Introducing traditional Chinese music to Western world

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Watching a Chinese New Year concert more than half a month ago, Chinese American composer and violinist Yang Gongqian is still in a state of excitement.

"The concert was a success. It inherited Chinese tradition and did a good job in artistic expression," he said.

Yang is also envisioning how he could have done to make the American audience better understand, enjoy and accept this Chinese New Year concert, which was jointly presented by the Hubei Chime Bells National Chinese Orchestra and the China National Peking Opera Company at Chicago Symphony Center, if he were the conductor.

Exotic is what many American audience feel about the concert when they hear traditional Chinese music, Yang told Xinhua. He has been using some modern techniques to hybridize traditional Chinese music, and facilitate more extensive spread and acceptance of Chinese music in the Western world.

"The Butterfly Lovers" violin concerto is a crossover masterpiece, a perfect fusion of China's Huangmei Opera with Western symphonic writing, Yang said. It is one of the most famous piece of Chinese music, as well as a world renowned masterpiece.

Yang has made some efforts in this field by redeveloping and orchestrating Chinese folk music "Kangding Love Song" into a symphonic work. The redevelopment has the original folk music as the main theme, but features a second theme he has created. He used solo violin and piano to express an antiphonal style.

Chicago's Lincolnwood Chamber Orchestra premiered the "Fantasy for Violin and Piano with Orchestra", the symphonic work Yang recomposed from "Kangding Love Song" at a local 2018 Chinese New Year concert, drawing enthusiastic applause.

Nurhan Arman, a well-established Canadian conductor and founder of Sinfonia Toronto, praised the music "a lovely piece".

Yang's devotion to music started when he was a child. He entered China's Central Conservatory of Music in 1982, majoring in violin, and then worked for China National Symphony Orchestra after graduation, playing first violin.

Talking about his study and work in China, Yang said the biggest reward he got is "discipline". "It is the basis of all," he stressed.

Recitation of the poems of Tang Dynasty and the verses of Song Dynasty in childhood has left a profound influence on Yang's music composition, endowing him with a unique music style of his own.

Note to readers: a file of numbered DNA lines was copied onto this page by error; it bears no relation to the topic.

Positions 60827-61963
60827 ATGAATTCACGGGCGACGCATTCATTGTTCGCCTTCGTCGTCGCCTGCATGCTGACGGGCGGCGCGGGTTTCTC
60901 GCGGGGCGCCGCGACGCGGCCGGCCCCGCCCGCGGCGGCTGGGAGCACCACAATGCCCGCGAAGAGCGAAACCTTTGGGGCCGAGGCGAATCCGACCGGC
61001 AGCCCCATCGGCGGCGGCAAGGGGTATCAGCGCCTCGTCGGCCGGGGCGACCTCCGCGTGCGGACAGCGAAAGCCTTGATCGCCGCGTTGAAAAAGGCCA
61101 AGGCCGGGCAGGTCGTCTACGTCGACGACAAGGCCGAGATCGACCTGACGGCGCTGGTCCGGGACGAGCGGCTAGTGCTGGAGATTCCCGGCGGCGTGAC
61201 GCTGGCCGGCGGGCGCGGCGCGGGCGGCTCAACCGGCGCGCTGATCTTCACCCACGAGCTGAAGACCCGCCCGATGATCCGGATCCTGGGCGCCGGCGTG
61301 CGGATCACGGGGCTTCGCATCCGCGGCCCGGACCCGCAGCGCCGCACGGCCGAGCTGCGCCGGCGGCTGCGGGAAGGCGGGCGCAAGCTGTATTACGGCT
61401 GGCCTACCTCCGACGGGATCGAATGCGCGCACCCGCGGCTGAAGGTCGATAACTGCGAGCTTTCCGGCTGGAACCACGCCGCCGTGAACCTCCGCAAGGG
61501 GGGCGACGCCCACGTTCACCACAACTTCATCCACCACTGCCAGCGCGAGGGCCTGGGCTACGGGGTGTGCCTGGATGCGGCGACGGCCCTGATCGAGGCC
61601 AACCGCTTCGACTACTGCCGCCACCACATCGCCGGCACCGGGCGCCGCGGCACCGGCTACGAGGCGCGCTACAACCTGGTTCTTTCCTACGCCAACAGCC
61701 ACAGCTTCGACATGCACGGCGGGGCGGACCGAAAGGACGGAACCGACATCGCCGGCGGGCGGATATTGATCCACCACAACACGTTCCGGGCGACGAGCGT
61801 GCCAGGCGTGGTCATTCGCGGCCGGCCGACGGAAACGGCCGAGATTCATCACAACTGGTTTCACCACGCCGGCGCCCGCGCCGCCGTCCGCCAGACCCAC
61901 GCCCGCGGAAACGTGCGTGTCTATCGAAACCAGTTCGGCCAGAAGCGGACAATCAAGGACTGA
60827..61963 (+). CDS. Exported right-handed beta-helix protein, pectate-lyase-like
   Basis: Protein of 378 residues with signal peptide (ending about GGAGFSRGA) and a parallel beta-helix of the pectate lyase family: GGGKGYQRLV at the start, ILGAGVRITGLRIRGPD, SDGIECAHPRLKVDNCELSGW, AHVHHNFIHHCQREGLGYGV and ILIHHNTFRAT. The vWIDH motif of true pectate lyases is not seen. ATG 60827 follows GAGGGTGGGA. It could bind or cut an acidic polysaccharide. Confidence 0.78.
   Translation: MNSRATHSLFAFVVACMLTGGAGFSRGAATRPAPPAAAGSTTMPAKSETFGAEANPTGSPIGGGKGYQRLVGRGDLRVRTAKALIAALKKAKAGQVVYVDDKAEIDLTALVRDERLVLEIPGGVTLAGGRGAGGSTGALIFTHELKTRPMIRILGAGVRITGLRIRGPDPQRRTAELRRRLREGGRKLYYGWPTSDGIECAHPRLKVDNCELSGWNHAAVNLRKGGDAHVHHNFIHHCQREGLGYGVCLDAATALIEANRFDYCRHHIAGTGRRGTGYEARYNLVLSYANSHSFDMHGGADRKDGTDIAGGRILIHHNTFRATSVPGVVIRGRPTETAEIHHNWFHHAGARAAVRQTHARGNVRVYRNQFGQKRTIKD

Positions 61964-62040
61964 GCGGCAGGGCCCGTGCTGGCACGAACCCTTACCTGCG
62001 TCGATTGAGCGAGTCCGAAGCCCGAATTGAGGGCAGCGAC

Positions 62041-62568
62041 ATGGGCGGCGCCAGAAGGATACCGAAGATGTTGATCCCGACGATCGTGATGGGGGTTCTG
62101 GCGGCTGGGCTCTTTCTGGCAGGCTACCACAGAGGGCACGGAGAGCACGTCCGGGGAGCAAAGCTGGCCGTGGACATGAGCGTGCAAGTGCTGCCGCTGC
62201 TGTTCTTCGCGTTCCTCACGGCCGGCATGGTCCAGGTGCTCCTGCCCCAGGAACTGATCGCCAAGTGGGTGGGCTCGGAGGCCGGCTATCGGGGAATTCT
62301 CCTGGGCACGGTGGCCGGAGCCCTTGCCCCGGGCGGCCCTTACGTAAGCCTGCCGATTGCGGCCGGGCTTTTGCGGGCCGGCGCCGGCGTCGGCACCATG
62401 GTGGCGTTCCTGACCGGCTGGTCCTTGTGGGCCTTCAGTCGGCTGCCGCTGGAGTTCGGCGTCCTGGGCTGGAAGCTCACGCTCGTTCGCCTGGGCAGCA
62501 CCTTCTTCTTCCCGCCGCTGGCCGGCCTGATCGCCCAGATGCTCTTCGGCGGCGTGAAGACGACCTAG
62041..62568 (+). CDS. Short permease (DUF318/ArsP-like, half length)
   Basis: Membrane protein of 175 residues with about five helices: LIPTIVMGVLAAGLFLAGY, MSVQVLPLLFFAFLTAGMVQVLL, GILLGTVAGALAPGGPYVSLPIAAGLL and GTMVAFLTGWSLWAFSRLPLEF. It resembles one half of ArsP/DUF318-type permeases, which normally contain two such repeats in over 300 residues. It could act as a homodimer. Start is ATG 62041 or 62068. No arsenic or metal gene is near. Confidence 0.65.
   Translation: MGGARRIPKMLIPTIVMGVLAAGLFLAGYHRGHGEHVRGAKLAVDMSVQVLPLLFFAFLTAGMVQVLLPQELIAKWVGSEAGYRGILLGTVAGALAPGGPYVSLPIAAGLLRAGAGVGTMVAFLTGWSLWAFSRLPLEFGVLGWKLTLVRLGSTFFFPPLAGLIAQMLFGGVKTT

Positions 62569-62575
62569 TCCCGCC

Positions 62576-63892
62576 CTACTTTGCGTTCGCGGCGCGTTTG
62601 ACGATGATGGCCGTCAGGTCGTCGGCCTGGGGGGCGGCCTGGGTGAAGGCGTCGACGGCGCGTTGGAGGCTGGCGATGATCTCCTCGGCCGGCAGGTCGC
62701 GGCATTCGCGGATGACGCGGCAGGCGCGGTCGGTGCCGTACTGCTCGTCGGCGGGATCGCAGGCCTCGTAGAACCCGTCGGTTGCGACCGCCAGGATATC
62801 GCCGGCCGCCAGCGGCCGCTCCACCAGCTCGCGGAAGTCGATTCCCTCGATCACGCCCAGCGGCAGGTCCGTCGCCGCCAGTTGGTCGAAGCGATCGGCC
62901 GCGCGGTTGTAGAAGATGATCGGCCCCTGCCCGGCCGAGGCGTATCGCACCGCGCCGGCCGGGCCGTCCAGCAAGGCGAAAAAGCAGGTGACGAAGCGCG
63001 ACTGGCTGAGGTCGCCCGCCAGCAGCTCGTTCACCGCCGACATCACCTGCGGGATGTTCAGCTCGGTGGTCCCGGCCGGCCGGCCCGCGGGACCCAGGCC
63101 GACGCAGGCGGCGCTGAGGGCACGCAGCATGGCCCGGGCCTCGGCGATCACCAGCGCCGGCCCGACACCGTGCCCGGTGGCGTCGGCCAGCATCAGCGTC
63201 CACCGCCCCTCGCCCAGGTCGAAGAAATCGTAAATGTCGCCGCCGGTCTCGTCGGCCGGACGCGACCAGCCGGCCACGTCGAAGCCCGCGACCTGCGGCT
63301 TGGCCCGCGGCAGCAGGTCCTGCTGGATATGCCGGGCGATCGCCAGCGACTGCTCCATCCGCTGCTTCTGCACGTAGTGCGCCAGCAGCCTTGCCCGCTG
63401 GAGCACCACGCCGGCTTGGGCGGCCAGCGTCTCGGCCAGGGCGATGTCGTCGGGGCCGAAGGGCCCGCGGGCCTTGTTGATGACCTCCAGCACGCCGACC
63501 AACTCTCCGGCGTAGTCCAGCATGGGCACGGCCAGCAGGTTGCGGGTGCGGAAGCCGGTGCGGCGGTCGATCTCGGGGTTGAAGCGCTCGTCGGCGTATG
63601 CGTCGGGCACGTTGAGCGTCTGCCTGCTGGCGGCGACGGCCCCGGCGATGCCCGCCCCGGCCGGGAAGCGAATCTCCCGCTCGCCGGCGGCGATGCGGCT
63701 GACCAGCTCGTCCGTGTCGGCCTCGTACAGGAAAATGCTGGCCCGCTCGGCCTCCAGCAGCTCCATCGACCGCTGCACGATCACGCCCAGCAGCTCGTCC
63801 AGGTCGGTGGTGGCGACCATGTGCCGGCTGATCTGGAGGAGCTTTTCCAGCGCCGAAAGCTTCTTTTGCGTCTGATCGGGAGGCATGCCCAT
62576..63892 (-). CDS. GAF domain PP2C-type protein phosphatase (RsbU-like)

"Those poems and verses have melted into my way of creative thinking process, and enabled my mind to travel through time and space. When composing, the artistic image of Li Bai is alive in my mind," Yang told Xinhua.

Li Bai, a Chinese poet in the Tang Dynasty (618-907), pushed traditional Chinese poetic forms to new highs. There are around a thousand poems attributable to him, which are models for celebrating the pleasure of friendship, the depth of nature, solitude, and the joy of drinking.

With the desire to see the world, Yang came to the United States in 1988, and became a student of Dorothy Delay, a legendary violin teacher.

In 2005, Yang had his first original music album "Sonic Poem" published, which was selected one of the "Top 10 Master Albums" on CD Baby in the year.

When China National Symphony Orchestra had its tour of the United States in 2006, it performed the "Nature and Me Symphonic Poem" from the album.

Yang has so far composed some 80 music pieces, some of which are re-orchestrated from traditional Chinese music. Augusta Read Thomas, an American composer as well as a professor of the University of Chicago, praised his music as "song without words".

Listening to Yang's music, one can feel quietness, elegance and comfort in "Morning Lake" and "Wave and Clouds"; or open-mindedness in "Nature and Me Symphonic Poem" and "Dawn Awakening".

Yang said the path to discovering a music language of his own is extremely difficult. Fortunately, he found the music language of his own. "This is the best reward I've got."

Now with both oriental cultural accumulation and Western music composition techniques in hand, Yang dreams of bringing traditional Chinese music into the mainstream society in the Western world.

"Music under different limelight gives people different feelings," Yang said. "Traditional Chinese music just needs a medium." He plans to go on re-orchestrating traditional Chinese music with artistic means of the Western world, making the Western audience understand Chinese music in their way.

"Mutual understanding is essential," Yang stressed. "Only when people understand each other can they accept each other."

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